Following news that Philippine “vice president” Leni Robredo had been appointed to lead the government’s War on Drugs, a certain Phelim Kine, who, according to his Twitter bio, is “Director of Research and Investigation at Physicians for Human Rights” is calling for the “arrest” of President Rodrigo Duterte.
Dear VP @lenirobredo – my bags are packed and I’m ready to come to the #Philippines to help advise how to end this murderous “drug war.” Meanwhile here is my Recommendation No. 1: Arrest #Duterte and his henchmen for inciting & instigating mass murder
Ironic that Kine, a “human rights” guy, would call for the summary arrest of a sitting duly-elected head of government. Last I recall, “human rights” people are big on due process. Arrests cannot be made in the Philippines unless backed by a warrant issued by a Philippine court.
It’s hardly surprising then that Foreign Affairs Secretary Teodoro Locsin Jr reportedly plans to deny Kine entry into the Philippines.
“Her retarded retinue. Don’t worry; [Kine] can’t get into the country,” Locsin said on Twitter.
“We have to spare Leni the moral moronism of those who use her,” he tweeted.
Interestingly, Robredo has not commented on the matter — neither on Kine’s tweet nor Locsin’s statements. A prominent foreigner making such a statement in reference to the directive given by no less than the President to a top government official demands some sort of response. Robredo should take some measure of personal accountability for attracting such audacity coming from a foreign national. At the very least she should advise Kine that such statements made out to be associated with her office are inappropriate at best.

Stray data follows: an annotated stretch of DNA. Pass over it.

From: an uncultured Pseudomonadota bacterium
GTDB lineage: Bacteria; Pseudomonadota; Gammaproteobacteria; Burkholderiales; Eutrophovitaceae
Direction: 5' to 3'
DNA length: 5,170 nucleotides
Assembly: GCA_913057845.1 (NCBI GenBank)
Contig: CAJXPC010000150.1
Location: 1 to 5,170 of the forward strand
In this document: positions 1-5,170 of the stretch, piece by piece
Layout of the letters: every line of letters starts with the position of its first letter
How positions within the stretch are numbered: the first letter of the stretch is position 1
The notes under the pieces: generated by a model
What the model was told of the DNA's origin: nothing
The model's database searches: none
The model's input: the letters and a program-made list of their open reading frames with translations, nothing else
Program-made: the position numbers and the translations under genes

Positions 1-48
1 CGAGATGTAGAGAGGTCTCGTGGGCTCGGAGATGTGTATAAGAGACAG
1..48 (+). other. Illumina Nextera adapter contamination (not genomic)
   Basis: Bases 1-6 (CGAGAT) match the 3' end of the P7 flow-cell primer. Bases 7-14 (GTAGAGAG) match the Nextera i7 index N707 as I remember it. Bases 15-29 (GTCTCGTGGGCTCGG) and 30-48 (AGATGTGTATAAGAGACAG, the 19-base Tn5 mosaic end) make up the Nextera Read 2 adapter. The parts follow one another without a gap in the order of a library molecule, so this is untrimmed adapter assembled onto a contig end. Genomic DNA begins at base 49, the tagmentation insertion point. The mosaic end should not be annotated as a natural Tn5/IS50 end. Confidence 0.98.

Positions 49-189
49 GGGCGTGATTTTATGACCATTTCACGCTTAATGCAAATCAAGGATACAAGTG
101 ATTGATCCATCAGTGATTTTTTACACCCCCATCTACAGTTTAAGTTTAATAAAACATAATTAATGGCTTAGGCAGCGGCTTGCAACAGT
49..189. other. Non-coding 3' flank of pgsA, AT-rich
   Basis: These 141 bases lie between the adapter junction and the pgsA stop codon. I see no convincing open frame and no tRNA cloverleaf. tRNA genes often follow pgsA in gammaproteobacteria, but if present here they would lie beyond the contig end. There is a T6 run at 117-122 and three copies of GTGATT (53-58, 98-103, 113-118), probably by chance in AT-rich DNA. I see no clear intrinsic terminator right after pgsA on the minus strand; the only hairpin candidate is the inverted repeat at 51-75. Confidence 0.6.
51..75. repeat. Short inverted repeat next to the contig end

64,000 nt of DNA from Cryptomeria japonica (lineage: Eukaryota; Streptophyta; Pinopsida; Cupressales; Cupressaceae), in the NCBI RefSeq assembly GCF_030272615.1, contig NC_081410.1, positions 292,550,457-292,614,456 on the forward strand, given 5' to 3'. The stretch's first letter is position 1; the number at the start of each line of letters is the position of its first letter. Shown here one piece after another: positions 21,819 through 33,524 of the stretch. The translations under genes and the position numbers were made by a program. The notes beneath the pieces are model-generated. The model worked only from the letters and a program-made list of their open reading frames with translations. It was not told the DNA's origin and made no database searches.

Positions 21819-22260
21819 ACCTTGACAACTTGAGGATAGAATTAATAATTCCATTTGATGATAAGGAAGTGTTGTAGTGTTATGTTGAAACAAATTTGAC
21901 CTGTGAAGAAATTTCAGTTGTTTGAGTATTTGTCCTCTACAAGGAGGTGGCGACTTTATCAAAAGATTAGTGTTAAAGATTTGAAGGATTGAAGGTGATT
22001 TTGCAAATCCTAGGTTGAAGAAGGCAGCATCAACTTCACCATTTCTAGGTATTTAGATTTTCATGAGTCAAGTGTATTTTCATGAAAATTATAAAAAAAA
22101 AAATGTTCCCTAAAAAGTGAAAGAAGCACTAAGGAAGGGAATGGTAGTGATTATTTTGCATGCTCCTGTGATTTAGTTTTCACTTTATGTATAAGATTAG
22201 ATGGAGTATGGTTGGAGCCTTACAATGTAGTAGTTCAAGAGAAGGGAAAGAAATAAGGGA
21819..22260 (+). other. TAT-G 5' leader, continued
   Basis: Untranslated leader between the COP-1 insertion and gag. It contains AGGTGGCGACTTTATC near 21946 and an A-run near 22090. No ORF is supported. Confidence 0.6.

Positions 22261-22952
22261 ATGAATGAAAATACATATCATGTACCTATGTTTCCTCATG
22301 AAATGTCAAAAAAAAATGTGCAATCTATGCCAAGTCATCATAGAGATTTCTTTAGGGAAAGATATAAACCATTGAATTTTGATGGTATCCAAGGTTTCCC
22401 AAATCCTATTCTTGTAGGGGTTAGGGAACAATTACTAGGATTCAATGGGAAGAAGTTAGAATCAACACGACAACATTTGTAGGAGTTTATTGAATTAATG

As an official of the Philippine Government, Robredo should stand by her Chief Executive and be in solidarity with the Filipino people who are citizens of an independent nation. Partisan politics are an internal affair and no foreigner should be allowed to exploit partisan division to undermine the authority of any administration. Filipinos may differ amongst themselves with regard to partisan loyalties, but those differences are none of a foreigner’s business to refer to when offering their services.
Kine presumes to be part of Filipinos’ domestic partisanism. But he is not a voter nor is he a participant in Philippine democratic processes. People like him, perhaps having acquired a sense of entitlement owing to their some sort of “human rights” honcho should be reminded of their place.
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